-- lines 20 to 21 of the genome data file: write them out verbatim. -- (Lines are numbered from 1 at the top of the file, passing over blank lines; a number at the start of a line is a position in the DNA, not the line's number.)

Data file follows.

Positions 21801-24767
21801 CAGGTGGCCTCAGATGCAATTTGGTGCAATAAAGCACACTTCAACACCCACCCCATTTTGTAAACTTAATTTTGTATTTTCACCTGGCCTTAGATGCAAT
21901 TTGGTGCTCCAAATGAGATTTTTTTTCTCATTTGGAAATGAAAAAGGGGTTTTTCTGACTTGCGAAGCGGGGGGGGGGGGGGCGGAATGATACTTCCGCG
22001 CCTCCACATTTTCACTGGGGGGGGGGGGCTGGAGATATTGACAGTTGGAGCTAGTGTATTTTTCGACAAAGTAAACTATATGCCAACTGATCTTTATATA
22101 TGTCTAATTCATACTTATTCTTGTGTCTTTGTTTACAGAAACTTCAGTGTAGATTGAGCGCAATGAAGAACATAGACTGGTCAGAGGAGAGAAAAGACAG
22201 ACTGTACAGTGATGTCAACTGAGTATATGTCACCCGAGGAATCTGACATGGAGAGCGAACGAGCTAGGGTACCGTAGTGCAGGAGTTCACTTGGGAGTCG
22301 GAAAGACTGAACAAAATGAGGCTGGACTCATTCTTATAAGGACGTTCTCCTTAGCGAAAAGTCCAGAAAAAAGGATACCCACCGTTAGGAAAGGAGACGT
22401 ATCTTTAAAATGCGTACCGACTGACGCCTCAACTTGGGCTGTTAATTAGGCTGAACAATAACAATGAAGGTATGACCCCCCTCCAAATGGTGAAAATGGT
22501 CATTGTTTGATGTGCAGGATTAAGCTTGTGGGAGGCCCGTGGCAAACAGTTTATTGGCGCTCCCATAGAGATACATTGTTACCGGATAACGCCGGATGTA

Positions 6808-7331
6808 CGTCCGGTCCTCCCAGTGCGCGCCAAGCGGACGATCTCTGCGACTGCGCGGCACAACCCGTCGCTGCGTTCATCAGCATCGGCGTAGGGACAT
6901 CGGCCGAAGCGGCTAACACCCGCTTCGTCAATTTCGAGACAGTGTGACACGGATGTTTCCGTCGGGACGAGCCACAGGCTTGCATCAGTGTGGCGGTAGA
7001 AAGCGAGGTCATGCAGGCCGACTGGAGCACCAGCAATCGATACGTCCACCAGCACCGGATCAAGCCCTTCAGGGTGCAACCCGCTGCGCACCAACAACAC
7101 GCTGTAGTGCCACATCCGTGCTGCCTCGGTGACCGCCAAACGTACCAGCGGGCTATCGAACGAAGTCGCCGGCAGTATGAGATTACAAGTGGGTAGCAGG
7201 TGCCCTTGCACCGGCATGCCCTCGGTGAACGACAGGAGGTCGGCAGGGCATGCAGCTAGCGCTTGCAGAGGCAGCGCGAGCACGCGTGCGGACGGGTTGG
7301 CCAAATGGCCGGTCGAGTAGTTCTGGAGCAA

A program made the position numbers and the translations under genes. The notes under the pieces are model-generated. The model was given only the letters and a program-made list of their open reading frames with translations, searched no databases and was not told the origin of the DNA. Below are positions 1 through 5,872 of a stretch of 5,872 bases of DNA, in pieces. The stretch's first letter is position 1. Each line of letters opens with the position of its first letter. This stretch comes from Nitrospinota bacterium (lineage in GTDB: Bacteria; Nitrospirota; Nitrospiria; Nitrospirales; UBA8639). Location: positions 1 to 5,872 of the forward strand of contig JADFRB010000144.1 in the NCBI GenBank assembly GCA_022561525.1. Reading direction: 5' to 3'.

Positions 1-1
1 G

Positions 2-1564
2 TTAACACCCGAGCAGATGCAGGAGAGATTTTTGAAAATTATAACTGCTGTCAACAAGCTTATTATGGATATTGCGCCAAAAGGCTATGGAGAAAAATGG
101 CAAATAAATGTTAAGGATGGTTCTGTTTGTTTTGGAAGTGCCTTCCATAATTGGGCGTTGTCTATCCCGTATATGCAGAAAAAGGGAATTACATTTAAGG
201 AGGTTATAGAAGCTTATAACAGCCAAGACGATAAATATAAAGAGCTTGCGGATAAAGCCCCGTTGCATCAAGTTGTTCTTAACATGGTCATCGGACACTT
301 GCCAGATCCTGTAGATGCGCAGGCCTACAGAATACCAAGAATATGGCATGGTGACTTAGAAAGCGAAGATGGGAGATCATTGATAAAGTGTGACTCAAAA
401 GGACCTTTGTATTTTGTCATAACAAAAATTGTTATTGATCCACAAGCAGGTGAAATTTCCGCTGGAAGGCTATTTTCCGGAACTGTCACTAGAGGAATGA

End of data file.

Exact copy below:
Positions 2-1564
2 TTAACACCCGAGCAGATGCAGGAGAGATTTTTGAAAATTATAACTGCTGTCAACAAGCTTATTATGGATATTGCGCCAAAAGGCTATGGAGAAAAATGG